The enduring power of these nightmarish images has posed a special challenge for the modern activists in Duluth. At first, they planned to commemorate the 1920 event through an image of a lamppost, to be used on posters and T-shirts. Yet, to some, the icon seemed too much like the old photographs; even the stark lines of the curved lamppost conjured up the traces of the desecrated bodies. A local artist finally hit upon an ingenious solution: the new image depicts the silhouetted figures of the three young men, standing straight and tall, backlit by the glow of a distant light source. In a subtle fashion, the street-lamp has been transformed from an instrument of terror to something else: the light of historical truth, perhaps, or even the ultimate promise of redemption. Images surely haunt us. Yet they also, in quiet ways, may help to heal us.
This summer, on the anniversary of the 1920 lynching, the Duluth organizers plan to turn the tables even more thoroughly. Ten thousand persons--twice the numbers who participated in the killing--will gather on the spot of the murder for a collective memorial. The photographs of that event, I expect, will be worth seeing.
On the final day of our workshop in October we held a modest memorial ritual of our own. Activists and scholars from around the nation gathered on a Sunday morning by the banks of the Appalachee River, at the little crossing known as "Moore's Ford," where George and Mae Murray Dorsey and Roger and Dorothy Malcolm were killed on July 25, 1946 by a group of white men, none of whom were ever prosecuted. One at a time, members of MFMC and students from the college where I teach quietly read the names of the 488 persons known to have been lynched in Georgia. Each name was precious, and yet there was a special poignancy to a phrase that recurred again and again, "Unknown Negro...Unknown Negro." Lynching snuffed out thousands of lives before their time, and even erased, in some instances, the identities of the dead for all time.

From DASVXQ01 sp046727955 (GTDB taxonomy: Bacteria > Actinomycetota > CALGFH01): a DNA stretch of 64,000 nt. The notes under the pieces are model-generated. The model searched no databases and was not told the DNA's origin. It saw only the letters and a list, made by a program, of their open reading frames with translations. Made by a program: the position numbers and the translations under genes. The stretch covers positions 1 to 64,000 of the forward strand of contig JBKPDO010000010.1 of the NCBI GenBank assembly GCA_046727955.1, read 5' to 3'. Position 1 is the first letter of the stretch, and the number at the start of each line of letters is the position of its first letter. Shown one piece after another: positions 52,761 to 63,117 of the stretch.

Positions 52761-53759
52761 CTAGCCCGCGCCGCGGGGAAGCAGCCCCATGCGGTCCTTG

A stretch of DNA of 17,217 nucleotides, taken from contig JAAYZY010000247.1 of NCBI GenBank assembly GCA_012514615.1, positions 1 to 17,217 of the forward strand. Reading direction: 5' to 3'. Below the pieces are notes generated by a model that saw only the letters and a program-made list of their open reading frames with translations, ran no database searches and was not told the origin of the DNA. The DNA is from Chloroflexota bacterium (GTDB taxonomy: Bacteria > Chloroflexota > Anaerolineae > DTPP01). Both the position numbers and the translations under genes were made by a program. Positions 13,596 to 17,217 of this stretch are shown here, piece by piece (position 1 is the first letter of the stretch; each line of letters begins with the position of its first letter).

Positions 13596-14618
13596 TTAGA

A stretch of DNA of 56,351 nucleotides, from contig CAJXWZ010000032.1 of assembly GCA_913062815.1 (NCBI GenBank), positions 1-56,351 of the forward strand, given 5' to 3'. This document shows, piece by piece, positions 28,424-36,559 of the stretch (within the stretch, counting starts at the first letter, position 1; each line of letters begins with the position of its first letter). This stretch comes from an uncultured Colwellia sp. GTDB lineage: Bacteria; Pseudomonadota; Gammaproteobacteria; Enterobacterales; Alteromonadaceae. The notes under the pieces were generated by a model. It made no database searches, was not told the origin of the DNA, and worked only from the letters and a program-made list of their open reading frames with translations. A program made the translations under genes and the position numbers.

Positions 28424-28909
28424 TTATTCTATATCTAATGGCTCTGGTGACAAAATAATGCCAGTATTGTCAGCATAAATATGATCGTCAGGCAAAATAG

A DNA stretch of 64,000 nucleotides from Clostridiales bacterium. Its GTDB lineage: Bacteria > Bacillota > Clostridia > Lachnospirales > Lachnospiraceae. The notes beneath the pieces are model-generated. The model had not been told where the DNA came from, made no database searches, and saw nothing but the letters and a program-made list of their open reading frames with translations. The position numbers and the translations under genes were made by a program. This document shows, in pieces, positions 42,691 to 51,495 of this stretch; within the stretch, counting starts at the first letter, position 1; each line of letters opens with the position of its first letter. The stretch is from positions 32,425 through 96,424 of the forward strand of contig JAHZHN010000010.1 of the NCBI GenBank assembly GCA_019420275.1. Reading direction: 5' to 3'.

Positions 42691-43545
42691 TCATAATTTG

James, who grew up hearing whispered stories of the Moore's Ford killings, was at church that morning and couldn't make it to the memorial service. But he heard about it from some mutual friends and has talked about it a few times since. As an "old time civil rights activist," he says he's lately been close to giving up on the current generation of young people. But gazing at photographs of the students at the ceremony he allows that there might be some hope after all. Remarking at the racial mix in the photographs, of African American, Latino, White and Asian students, he wonders. "Who knows what they'll get up to?"
Recently, James and I took another walk in the woods. Once more, we passed that old oak. Thinking of our earlier conversation, I asked him if he found this sight disturbing. He shook his head, puzzled: "Hey, it's just a tree." Freud, I suspect, would be pleased: sometimes a tree is only a tree.
Of course, many might argue that in the shadow of America's violent history against its own citizens of color, a single workshop, a single memorial service, or a single exhibition of photographs won't change anything fundamentally. Aren't these just symbols, images, ephemeral traces of light and shadow?
Yet when traversing haunted landscapes, light and shadow are, sometimes, the only things with which we have to work. I take some comfort from the thought that the exhibition of lynching photographs opened in Atlanta, capital of the "New South," on May 1st, of all days. Mayday. Once an ancient rite celebrating the land's regeneration on the day of spring's return, now dedicated internationally to the dignity of labor and to our common humanity. What better day to bring some old images of dark times out into the light and stamp them, once and for all, "returned to sender"?
Mark Auslander teaches Anthropology and Sociology at Oxford College of Emory University and is a core faculty member at the Emory Center for Myth and Ritual in American Life (the MARIAL Center). With Rich Rusk of Moore's Ford Memorial Committee, he served as co-coordinator of, Lifting the Veil of Silence: A Workshop on Racial Violence and Reconciliation. For more information about the Moore's Ford Memorial Committee, visit: www.mooresford.net, email: firstname.lastname@example.org, or write to: 1851 Rays Church Road, Bishop, GA 30621-1206. The Without Sanctuary exhibit is housed at the Martin Luther King, Jr. National Historic Site in Atlanta, Georgia, from May 1 through December 31, 2002. For more information on the exhibit and accompanying community events, visit: www.nps.gov/malu.